One of the newest technologies on the solar market are AC modules (or AC panels). These are solar modules with microinverters already mounted on the back. Although they cost more, AC modules can be a great solar option for sites with shading and/or irregularly shaped roofs.
Here’s how it works: Standard DC modules are connected in series to make one or more strings that feed into one or more inverters. Shading on one panel can affect the production of other unshaded panels in the same string. With AC modules, however, an inverter is mounted on each module, so shading on one module will not affect the output of other unshaded modules. For example, a tree might create shade on a single panel, and typically that obstruction would affect the output of the entire series-string of panels. With AC modules, the shade would reduce solar output for only the shaded panel(s).
Since AC modules are not constrained to stringing requirements, they can be added in any number to improve aesthetics and fully utilize roof space.
AC panels use what is called Maximum Power Point Tracking (MPPT) on a panel level, whereas string inverters use MPPT at the string level. Panel level MPPT extracts the maximum power from each module in the array and provides energy production insight that was once previously unavailable. Online monitoring with AC modules allows us to monitor the output production of each panel.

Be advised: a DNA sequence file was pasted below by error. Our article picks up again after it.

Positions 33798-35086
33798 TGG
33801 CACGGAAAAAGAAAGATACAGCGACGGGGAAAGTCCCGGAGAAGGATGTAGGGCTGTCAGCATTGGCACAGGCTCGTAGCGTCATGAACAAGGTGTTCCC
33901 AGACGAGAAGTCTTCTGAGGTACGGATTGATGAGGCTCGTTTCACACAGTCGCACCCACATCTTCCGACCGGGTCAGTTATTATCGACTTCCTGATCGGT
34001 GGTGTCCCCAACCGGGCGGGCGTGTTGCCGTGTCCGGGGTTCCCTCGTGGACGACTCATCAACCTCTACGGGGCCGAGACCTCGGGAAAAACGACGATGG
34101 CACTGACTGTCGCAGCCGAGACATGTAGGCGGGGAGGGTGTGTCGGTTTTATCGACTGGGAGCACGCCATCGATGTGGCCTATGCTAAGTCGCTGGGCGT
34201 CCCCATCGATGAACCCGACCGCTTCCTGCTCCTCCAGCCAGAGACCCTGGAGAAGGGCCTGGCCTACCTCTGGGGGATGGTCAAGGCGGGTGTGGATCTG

Sharp and SunPower AC modules come with 25 year warranties, versus the typical 10 year warranty for string inverters. Other advantages include a reduction of hardware and installation time. One drawback is that there are more units to fail. The part is warrantied, but the service would be an additional cost to the system owner.
“AC modules make a lot of sense in some situations,” says solar sales consultant JP Plumlee. “It’s an advanced technology that is made for roofs with less than ideal solar conditions.”
LightWave Solar currently has three customers who have chosen to use AC panels, and their installations are underway.